CRP Review - Use
What is the main purpose of this review?
This review does not intend to be full programmatic evaluations, which cover more criteria and require a larger investment. Instead, these reviews provide value for money for CGIAR in terms of asking pertinent questions to independent experts in order to fulfill a key responsibility of CRPs, to demonstrate accountability to system funders.
Doesn’t internal monitoring and annual reporting fulfill the same function as these reviews?
Beyond standard, internal monitoring and reporting, which in most circumstances would be a key element of the accountability system, there is a utility as well as a donor expectation in conducting external and independent reviews. Data sources from monitoring and reporting systems will be an important, but not sole, source of information. External, expert opinion will allow qualitative assessment of reports and conclusions that have been vetted only by internal stakeholders.
What are the expectations for this review?
This review aims to satisfy donor due diligence and accountability mechanisms. While each donor may have a nuanced expectation, the overall expectation communicated to CAS by SIMEC over the past year is independent review delivered with a ‘light touch’. Therefore, we expect this review will fulfill that expectation for System Council donors. Interactions with SIMEC on behalf of System Council will continue to be invited throughout the year to ensure transparency. With CRP management, numerous touchpoints have been added to the review timeframes; clear, open lines of communication with system-management stakeholders have been established. After Action Reviews in June (i.e., after the first three reviews are complete) will test fit for purpose of the review approach and allow refinement of the approach, while maintaining a consistent methodology for all CRP reviews.
How will the review feed into the ongoing changes with One CGIAR reform process?
The overarching scope of the 2020 review is a concerted accountability focus, related to the current portfolio. However, future-facing recommendations will aim to offer evidence-based system-wide learning during the current change process. The reviews will provide evidence useful in the design and implementation of future research modalities, from the point of view of the QoS and effectiveness criteria under examination. There is, therefore, a strong sense of urgency in this project in order to offer cross-program and system-wide observations related to QoS and effectiveness in a timely fashion to the larger change process that is underway in CGIAR. The main entry points we envisage for evidence-based, cross-program learning are the detailed strategic planning and operationalization of the portfolio from early 2021. During 2020, however, the CRP Review team is working in close coordination with the CGIAR SMO Programs Unit and will be liaising through the Independent Science for Development Council (ISDC) Chair, in his capacity as a member of the Research Transition Advisory Group, to align with any opportunities to bring information into the One CGIAR research modality conversations. Given the pace of the change process, we will conduct a continuous assessment of relevant entry points.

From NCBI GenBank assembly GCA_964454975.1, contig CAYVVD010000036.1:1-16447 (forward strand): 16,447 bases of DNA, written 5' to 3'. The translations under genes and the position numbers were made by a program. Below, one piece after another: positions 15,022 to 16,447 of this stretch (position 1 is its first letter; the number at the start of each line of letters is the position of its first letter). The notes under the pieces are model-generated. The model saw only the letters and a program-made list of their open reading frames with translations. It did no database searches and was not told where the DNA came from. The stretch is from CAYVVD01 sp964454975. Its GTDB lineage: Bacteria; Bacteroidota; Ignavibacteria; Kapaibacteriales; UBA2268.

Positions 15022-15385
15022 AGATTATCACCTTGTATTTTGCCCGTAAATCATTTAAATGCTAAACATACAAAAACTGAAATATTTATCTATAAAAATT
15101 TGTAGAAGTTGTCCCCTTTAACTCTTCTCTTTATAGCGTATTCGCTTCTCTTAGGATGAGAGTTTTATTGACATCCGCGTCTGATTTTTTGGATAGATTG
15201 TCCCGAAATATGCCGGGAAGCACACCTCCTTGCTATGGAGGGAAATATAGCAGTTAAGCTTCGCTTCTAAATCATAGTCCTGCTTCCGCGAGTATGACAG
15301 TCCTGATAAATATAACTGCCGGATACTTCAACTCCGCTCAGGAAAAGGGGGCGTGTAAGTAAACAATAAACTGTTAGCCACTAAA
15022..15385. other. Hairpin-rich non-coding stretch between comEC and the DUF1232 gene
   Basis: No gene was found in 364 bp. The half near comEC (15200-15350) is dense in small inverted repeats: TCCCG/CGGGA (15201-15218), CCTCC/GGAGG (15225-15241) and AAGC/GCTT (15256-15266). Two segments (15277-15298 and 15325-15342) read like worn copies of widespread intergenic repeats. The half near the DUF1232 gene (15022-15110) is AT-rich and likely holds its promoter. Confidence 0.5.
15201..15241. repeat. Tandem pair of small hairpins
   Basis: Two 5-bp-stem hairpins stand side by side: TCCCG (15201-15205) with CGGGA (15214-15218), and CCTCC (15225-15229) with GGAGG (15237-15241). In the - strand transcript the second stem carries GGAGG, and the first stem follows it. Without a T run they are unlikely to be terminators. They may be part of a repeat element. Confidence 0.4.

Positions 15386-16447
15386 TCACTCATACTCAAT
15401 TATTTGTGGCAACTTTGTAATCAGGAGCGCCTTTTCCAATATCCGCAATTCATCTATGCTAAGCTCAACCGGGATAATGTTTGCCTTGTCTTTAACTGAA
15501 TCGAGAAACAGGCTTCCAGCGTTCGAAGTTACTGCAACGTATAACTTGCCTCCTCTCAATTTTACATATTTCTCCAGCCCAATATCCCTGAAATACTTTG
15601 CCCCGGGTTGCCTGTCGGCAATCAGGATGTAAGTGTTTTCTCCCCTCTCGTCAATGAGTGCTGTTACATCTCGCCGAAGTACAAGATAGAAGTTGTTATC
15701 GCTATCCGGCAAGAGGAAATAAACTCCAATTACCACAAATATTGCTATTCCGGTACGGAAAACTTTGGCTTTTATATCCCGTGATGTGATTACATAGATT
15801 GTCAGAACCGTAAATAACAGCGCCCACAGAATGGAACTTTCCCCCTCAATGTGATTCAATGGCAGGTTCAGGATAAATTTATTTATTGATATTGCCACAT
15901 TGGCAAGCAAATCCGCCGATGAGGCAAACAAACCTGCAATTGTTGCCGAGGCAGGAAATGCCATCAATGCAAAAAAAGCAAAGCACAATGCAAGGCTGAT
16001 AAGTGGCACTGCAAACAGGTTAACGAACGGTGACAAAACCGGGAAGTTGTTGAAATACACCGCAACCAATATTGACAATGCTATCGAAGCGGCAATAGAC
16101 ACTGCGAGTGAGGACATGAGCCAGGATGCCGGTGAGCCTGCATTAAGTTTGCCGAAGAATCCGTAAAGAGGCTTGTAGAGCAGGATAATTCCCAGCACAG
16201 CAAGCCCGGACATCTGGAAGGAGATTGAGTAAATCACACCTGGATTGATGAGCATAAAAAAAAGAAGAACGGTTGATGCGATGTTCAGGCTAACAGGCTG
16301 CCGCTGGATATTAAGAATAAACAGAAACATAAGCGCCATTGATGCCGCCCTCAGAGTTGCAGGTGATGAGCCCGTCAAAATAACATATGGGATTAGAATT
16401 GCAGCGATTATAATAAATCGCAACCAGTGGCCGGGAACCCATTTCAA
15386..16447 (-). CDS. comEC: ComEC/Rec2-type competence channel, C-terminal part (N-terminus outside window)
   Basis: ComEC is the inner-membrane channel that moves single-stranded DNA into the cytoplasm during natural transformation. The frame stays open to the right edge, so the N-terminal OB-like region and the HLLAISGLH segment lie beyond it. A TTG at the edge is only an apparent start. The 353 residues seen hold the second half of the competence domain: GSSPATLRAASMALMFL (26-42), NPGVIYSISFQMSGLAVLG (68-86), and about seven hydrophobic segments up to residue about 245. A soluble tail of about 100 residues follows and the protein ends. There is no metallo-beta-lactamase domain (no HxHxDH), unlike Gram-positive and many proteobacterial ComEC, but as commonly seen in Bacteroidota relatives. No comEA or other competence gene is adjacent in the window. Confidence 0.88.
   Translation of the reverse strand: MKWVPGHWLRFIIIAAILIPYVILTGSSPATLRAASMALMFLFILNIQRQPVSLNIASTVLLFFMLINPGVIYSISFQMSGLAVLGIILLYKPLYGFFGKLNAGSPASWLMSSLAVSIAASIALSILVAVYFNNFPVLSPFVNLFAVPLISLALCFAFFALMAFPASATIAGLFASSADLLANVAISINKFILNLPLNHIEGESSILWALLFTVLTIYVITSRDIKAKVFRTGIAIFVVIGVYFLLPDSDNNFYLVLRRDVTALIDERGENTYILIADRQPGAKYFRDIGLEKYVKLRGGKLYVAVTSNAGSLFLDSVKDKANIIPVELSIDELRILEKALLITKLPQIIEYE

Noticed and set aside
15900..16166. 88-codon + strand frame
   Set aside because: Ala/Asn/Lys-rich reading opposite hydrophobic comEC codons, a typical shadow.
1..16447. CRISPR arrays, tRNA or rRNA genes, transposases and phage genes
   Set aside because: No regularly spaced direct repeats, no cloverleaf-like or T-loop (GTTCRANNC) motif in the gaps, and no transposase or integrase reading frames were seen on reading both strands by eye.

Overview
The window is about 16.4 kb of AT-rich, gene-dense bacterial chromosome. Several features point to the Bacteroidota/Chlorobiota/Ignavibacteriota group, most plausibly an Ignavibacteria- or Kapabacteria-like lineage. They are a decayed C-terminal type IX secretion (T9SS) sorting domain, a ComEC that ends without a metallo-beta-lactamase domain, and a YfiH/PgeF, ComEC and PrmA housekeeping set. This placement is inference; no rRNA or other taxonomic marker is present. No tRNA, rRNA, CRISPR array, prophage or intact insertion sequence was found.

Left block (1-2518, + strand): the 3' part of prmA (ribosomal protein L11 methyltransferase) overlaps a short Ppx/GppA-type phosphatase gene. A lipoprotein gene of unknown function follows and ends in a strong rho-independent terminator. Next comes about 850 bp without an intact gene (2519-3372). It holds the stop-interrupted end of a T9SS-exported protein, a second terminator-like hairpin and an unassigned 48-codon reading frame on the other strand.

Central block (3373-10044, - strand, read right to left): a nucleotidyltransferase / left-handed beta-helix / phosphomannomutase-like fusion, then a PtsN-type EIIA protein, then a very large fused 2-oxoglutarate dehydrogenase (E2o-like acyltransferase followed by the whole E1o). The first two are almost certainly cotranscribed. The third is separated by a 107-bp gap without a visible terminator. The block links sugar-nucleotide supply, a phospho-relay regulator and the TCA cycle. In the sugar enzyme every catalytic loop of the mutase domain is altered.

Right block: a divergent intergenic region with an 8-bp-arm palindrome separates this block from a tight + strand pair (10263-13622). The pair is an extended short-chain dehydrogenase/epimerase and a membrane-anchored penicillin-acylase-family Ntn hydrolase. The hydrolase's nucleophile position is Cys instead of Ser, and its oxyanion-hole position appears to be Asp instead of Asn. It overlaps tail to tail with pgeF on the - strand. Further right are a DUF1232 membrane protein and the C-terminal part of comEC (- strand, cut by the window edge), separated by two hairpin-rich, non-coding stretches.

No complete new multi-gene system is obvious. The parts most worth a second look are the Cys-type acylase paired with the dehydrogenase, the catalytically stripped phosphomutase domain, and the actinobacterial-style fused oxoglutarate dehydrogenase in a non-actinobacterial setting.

How will the assessment of Quality of Research for Development be incorporated in this review cycle, and how does it relate to the Quality of Science evaluation criteria?
CRPs will not be evaluated against the QoR4D per se; mapping and cross-referencing will contribute to system-level learning and to the eventual Evaluation policy revision. This CRP review will map how the building blocks of QoR4D and two of the CGIAR’s six evaluation criteria and their indicators weave together in the context of research on agriculture and food security. The current review only employs two of six evaluation criteria, but nevertheless provides a rich opportunity to map review question and indicators with the QoR4D elements. This mapping will strengthen the scope and methodology used to assess QoR4D across CGIAR.
Note: Alignment of the CGIAR Evaluation Policy (2012) and Evaluation Guidelines (2014-2015) with the QoR4D frame of reference (2017) is an ongoing task within the CAS Secretariat that will fully crystallize with revision of the CGIAR Evaluation policy. Revision to the policy will be proposed in the CAS 2021 workplan, once all of the governance, management and research modalities of One CGIAR are confirmed.
CRP Review - Scope
Why are Platforms not being reviewed in 2020? What are the plans for assessing their performance?
The TORs for the Platforms will need to be designed to reflect Platforms’ nature of work and purpose, and will be much different than current TORs in terms of the review questions and indicators assessed. For this reason, CAS Secretariat has proposed to SIMEC that the Platforms will be subject to assessment in a later workplan.
Will the scope include achievements and results from earlier phase?
The reviews’ emphasis is progress and achievements in the current funding cycle. Nevertheless, the reviews will also consider the previous period for those programs where there is continuity between the first generation and second generation CRPs. Analyses of selected OICR that entail legacy research will bridge with the first phase. Previous evaluations (when they exist) will be a launching point, to allow a degree of reflection on what was learned in phase I, and adopted in phase II, where applicable.
How does this scope and approach differ from earlier System-led independent evaluations?
This are targeted reviews rather than full independent evaluations. One of the main differences of this review, compared to the past evaluations, is that we are conducting almost simultaneously 12 CRPs reviews with one umbrella Terms of Reference. In addition, as these are desk reviews within a tight time-frame, the review will more heavily rely on program information and reporting documentation already available. In addition, CAS staff will conduct pre-analysis and prepare systematized information packages for review teams, with an aim to focus the independent experts time on qualitative assessment of information provided. Finally, the focus is on two main criteria (out of six enumerated in the current evaluation guidelines in effect) – Quality of Science and Effectiveness.